“Why do you put so much focus on traction?” we’re so commonly asked. “First, give us the money, and then we can build a product that will generate traction”, the entrepreneur would say.
Well, it doesn’t matter if we’re using the reverse problem-solving methodology for enterprises or the Raving Fans® algorithm for identifying emotional connection between customers and products: we are obsessed with traction.
Even though one of us is in Silicon Valley and the other is based in Startup Nation (Tel Aviv), we both share the love for entrepreneurs who have an idea – but not just an idea. They usually go out to the market and test it in various ways and come back to us 18 months later, after they have the 4th revision of their product, with plenty of market-testing wisdom and ready to shake the world.
There are all kinds of traction which, in the interest of keeping this piece short, we won’t elaborate on. But it is important to note that incidental results are not traction, of course. Traction is not when a customer, whether business or consumer, buys your product. As much as early signs of oil are not oil, sometimes even a signed deal is not real traction.
We define traction as when your product or service becomes an integral part of the way a critical mass of the buyers does their business or lives their lives.
Why do we emphasize the pursuit of traction? Here are our reasons:
Traction increases the chances that the entrepreneurs in point are “the right team”. You don’t need to ask a team if they are driven, capable, and know how to sell.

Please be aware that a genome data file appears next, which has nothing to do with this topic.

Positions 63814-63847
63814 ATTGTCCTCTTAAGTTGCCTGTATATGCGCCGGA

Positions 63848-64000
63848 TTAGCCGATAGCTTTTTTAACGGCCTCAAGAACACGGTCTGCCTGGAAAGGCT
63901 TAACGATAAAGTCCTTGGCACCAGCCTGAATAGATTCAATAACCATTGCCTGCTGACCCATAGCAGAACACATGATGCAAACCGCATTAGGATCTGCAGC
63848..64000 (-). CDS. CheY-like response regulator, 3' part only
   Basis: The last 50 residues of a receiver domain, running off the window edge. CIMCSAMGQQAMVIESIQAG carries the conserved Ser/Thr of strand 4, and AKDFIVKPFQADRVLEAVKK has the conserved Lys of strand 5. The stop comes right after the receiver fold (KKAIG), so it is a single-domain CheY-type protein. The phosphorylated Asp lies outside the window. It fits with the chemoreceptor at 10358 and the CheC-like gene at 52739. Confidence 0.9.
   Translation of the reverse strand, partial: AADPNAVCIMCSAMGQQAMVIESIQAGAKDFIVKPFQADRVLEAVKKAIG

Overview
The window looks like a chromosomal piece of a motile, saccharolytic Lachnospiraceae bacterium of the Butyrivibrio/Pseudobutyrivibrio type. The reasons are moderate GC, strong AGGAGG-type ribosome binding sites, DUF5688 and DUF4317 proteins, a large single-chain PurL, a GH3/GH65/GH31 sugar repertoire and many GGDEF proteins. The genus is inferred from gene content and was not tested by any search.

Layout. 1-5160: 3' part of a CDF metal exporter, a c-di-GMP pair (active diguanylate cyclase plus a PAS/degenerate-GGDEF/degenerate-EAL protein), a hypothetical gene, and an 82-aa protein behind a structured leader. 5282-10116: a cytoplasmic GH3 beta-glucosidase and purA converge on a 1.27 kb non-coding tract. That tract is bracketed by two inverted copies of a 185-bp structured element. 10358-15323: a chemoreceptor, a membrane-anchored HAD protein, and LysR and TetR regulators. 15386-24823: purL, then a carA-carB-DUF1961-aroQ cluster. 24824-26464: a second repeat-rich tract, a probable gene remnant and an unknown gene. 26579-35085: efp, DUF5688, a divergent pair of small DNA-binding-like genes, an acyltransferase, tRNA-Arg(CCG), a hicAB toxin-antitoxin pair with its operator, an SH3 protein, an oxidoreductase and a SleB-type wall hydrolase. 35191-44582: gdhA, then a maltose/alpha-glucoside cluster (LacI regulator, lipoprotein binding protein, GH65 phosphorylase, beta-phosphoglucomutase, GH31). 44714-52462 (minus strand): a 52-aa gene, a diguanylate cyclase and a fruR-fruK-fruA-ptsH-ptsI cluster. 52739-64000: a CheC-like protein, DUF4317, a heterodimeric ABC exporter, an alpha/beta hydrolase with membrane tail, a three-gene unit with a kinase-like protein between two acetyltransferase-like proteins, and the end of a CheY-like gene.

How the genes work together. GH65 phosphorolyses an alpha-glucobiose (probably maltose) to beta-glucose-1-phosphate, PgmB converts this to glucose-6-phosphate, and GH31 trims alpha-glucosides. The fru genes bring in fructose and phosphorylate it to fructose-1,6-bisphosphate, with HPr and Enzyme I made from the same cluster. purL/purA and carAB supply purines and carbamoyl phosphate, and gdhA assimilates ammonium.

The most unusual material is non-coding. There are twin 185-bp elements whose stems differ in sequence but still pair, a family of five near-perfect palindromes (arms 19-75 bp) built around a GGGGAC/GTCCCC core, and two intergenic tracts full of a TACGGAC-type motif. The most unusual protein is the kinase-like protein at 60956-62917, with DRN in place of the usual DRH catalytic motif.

Traction could reduce the chances of you wasting your years. If you’re a talented person, why on earth would you want to spend 3-5 years of your life trying to build a product or service few people are willing to use or pay for? Traction increases the likelihood that your professional life will mean something to others.
Although traction is not the only way to measure commitment, we feel that the pursuit of traction is a good indication of a committed team: how else can you build an MVP product using lean startup thinking, in your spare time, with your own capital? It shows that you’re not just playing startup.
Traction makes the point that entrepreneurship is not about ideas – it’s about execution.
Traction forces entrepreneurs to have a great understanding of the industry and its needs. If you have traction, you’re probably know what you’re doing.
Traction forces you to think about the worst-case scenario: if you know that no traction means no funding, it gets your mind in the right place.
Traction means reality. It forces you to focus—not on your product, your “story”, or your idea—but on the true needs of the customers: who will buy your product and why? At what price point? What demographics? How will you build critical mass? How would you scale? Very often, you can hear the “capital-junky” entrepreneurs who are used to having easy access to cheap capital complain about “those idiot customers that just don’t get it”.
Traction is a great reminder to the team that the goal is not “to crush the competition” or to “win the sale”. Business is neither sports nor war. Business and traction are about making your product or service an integral part of the life of the customer.
In Israel, where we speak Hebrew, the term “venture capital” is translated as “risk capital”. Very often, entrepreneurs interpret this as meaning “you’re the guys that are supposed to take risks and gamble that money”.
To that, we typically answer with a smile: “We’re the capital, you’re the risk.”
And more seriously, traction substantially reduces, in our view, the “holy triangle of startup failures”: no product-market fit, wrong team, insufficient financing.
Traction isn’t everything, of course, but it’s a very good indicator of a real company doing meaningful work. We believe that traction is essentially what makes an investment in a company different from a bet in the casino, separates hopes from reality, and distinguishes dreams from real businesses.
In sum, the difference between a great vision and a mere fantasy is called traction.